First woman and person of color to head a party in Quebec’s history

First woman and person of color to  head a party in Quebec’s history

Dominique Anglade becomes the leader of the Liberal Party of Quebec

By Rosie Awori
Local Journalism Initiative Reporter

Dominique Anglade, MNA for Saint-Henri–Sainte-Anne and former economy minister took her place in history as the first Black person to lead a political party in Quebec, when she took the helm of the provincial Liberals on Monday, May 11.
Over the past few months she was locked in a leadership race with Alexandre Cusson former mayor of Drummondville, who on the same day posted a message on his Facebook page, withdrawing from the race.
He stated that having resigned from his duties as mayor to run for the Liberal leadership and due to the suspension of the elections by the coronavirus pandemic he has no source of revenue to continue his campaign.
His withdrawal cleared the way for Ms. Anglade, who is a highly trained industrial engineer and seasoned politician, to assume the helm of the PLQ, the first woman and person of color in the position in its 150-year history.
“I am proud to be the first woman leader of a party that has always pushed for social and economic progress,” she said in a statement on Monday, May 11.
“Now is the time to dare to build a Quebec that is proud of its roots, is inclusive and modern. The work begins now, and it is together, dear members, that we will build tomorrow.”
Anglade, who is in her mid-40s, came on the political scene as a high-ranking member of the Coalition Avenir Quebec, the current governing party but cut ties with them due to their position and policies on ethnic identity and immigration.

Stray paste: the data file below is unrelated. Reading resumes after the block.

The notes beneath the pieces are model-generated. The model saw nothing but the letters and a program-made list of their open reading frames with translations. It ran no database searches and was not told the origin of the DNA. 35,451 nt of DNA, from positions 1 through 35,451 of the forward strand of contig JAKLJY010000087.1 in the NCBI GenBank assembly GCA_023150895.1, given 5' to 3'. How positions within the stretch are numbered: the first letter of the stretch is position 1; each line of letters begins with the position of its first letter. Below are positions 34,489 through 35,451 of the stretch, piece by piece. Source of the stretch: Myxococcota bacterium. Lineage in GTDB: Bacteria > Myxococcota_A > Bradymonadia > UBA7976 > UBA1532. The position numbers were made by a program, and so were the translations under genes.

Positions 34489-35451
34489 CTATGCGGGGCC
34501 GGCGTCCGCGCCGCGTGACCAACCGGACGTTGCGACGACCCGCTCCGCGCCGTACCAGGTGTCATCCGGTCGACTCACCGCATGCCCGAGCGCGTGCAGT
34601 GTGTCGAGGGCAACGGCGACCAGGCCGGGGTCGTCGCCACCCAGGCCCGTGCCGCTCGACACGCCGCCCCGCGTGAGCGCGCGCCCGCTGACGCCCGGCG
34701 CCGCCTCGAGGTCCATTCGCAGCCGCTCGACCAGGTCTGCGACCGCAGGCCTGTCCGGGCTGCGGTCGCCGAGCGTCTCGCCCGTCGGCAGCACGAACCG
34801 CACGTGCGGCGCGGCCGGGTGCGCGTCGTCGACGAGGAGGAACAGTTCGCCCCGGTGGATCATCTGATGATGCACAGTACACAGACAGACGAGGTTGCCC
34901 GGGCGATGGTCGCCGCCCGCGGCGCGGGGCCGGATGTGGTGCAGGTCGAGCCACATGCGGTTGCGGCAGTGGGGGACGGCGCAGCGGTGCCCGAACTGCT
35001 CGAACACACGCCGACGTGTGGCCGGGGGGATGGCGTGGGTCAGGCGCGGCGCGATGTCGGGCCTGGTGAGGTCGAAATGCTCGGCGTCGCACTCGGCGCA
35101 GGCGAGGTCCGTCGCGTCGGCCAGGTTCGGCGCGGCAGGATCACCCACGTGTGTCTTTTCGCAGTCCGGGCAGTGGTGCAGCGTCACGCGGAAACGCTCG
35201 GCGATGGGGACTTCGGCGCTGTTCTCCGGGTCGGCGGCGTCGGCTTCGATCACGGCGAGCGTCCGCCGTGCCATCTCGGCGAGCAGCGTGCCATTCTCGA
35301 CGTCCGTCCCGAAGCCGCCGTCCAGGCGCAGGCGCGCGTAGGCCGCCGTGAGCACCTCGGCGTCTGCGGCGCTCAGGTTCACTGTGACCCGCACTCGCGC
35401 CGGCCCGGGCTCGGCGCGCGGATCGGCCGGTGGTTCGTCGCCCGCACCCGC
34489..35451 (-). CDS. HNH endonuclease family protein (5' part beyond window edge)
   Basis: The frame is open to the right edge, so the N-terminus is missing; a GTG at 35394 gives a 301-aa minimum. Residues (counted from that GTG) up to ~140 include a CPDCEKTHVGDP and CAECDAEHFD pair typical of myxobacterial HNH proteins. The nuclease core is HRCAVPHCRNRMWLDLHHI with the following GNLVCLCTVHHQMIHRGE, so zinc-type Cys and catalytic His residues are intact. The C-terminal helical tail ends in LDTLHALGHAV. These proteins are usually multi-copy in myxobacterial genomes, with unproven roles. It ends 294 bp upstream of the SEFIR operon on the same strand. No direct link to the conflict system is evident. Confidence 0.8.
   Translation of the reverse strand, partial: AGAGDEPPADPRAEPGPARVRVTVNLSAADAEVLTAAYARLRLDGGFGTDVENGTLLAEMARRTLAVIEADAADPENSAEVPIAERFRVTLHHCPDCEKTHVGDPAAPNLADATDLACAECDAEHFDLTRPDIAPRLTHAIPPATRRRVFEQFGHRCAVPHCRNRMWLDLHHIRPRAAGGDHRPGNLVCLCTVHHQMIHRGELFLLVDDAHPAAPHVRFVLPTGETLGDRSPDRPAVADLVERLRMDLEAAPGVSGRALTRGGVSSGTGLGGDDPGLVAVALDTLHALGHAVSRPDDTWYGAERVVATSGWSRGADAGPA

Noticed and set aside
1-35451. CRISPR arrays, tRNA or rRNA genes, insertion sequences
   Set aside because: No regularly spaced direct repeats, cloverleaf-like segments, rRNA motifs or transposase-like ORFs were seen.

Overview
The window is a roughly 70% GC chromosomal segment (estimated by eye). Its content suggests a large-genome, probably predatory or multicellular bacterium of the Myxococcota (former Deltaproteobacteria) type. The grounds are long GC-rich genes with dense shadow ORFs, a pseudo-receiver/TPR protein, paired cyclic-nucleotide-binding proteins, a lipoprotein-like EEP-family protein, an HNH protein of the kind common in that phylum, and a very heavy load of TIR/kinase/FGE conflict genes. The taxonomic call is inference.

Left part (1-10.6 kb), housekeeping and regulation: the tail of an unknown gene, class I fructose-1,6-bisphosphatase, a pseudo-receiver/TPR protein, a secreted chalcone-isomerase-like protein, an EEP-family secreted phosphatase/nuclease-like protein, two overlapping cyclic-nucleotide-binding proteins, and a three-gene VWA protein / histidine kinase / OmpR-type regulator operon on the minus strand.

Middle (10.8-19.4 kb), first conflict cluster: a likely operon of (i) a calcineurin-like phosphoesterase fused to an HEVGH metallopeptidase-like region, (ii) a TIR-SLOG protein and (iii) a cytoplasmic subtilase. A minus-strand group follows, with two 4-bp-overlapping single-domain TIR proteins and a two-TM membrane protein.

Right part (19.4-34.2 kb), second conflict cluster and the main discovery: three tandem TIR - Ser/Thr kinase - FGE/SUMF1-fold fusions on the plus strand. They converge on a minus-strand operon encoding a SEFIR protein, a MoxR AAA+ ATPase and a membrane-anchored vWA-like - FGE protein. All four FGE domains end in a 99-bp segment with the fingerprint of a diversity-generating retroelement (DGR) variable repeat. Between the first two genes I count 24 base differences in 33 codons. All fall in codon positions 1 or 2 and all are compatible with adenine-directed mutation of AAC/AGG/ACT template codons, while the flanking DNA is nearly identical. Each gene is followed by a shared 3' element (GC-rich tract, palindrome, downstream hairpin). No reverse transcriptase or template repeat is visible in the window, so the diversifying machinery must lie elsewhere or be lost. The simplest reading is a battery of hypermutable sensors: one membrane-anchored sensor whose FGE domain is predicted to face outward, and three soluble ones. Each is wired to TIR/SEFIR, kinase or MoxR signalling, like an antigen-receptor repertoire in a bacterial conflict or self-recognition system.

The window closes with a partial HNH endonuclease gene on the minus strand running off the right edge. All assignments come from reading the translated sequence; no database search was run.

She then joined the Liberals and was first elected in 2015 during a by-election in the St. Henri-St. Anne riding and went on to serve as minister of Economic Development and Innovation, as well as deputy premier in the Philippe Couillard government.
She held those positions until the party went down to a bitter defeat in the October 2018 when the Liberals won just 28 of the National Assembly’s 125 seats.
Anglade launched her campaign last summer to succeed former premier, Philippe Couillard, who resigned after election.
On the campaign trail she promised to deal with the controversial secularism bill, Bill 21 that dominated Quebec politics for months before the coronavirus epidemic struck.
“We’re all in favour of laicity but not the way it was done with Bill 21. So, one thing the Liberal Party, under my leadership would not go forward with a notwithstanding clause,” she is quoted as saying.
David Birnbaum MNA for D’Arcy-McGee, and a strong supporter of Anglade, states that she has all the requirement to lead the4 Liberals into the future.
“I suppose there are many recipes for quality leadership. Mine is simple; it has only five ingredients, and Dominique Anglade has all them: courage, empathy, intelligence, determination and humility. You can’t make the tough decisions if you don’t have courage; you cannot understand the impact of those decisions if you don’t have empathy; you cannot evaluate the risks and benefits of your decisions if you don’t have intelligence; you cannot enforce those decisions without determination; you simply cannot learn from others, you simply will not lead well if you do not have humility.”